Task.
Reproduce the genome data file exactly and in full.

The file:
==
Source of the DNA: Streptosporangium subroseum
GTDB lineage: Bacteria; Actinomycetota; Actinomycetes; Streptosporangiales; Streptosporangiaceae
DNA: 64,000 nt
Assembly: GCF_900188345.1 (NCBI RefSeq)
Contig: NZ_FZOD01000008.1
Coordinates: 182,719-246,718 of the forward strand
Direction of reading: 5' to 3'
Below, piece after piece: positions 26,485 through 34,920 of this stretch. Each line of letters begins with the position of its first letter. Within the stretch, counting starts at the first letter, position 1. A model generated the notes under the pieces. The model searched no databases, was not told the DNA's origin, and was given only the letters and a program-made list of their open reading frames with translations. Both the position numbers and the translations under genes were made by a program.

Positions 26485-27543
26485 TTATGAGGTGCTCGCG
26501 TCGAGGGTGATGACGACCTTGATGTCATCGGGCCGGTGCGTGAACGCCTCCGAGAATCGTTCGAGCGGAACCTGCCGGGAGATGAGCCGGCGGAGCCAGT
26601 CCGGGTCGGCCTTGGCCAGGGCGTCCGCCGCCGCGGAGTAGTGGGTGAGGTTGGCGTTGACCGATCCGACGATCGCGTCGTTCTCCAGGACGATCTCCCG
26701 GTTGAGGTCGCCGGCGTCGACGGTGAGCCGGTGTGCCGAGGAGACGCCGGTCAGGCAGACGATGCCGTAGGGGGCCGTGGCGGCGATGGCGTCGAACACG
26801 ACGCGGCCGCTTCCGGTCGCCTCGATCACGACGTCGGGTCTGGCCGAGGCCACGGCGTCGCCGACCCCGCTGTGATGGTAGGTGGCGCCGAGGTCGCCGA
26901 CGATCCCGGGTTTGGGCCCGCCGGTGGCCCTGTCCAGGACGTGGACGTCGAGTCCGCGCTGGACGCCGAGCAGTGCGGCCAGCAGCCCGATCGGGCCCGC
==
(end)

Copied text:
Source of the DNA: Streptosporangium subroseum
GTDB lineage: Bacteria; Actinomycetota; Actinomycetes; Streptosporangiales; Streptosporangiaceae
DNA: 64,000 nt
Assembly: GCF_900188345.1 (NCBI RefSeq)
Contig: NZ_FZOD01000008.1
Coordinates: 182,719-246,718 of the forward strand
Direction of reading: 5' to 3'
Below, piece after piece: positions 26,485 through 34,920 of this stretch. Each line of letters begins with the position of its first letter. Within the stretch, counting starts at the first letter, position 1. A model generated the notes under the pieces. The model searched no databases, was not told the DNA's origin, and was given only the letters and a program-made list of their open reading frames with translations. Both the position numbers and the translations under genes were made by a program.

Positions 26485-27543
26485 TTATGAGGTGCTCGCG
26501 TCGAGGGTGATGACGACCTTGATGTCATCGGGCCGGTGCGTGAACGCCTCCGAGAATCGTTCGAGCGGAACCTGCCGGGAGATGAGCCGGCGGAGCCAGT
26601 CCGGGTCGGCCTTGGCCAGGGCGTCCGCCGCCGCGGAGTAGTGGGTGAGGTTGGCGTTGACCGATCCGACGATCGCGTCGTTCTCCAGGACGATCTCCCG
26701 GTTGAGGTCGCCGGCGTCGACGGTGAGCCGGTGTGCCGAGGAGACGCCGGTCAGGCAGACGATGCCGTAGGGGGCCGTGGCGGCGATGGCGTCGAACACG
26801 ACGCGGCCGCTTCCGGTCGCCTCGATCACGACGTCGGGTCTGGCCGAGGCCACGGCGTCGCCGACCCCGCTGTGATGGTAGGTGGCGCCGAGGTCGCCGA
26901 CGATCCCGGGTTTGGGCCCGCCGGTGGCCCTGTCCAGGACGTGGACGTCGAGTCCGCGCTGGACGCCGAGCAGTGCGGCCAGCAGCCCGATCGGGCCCGC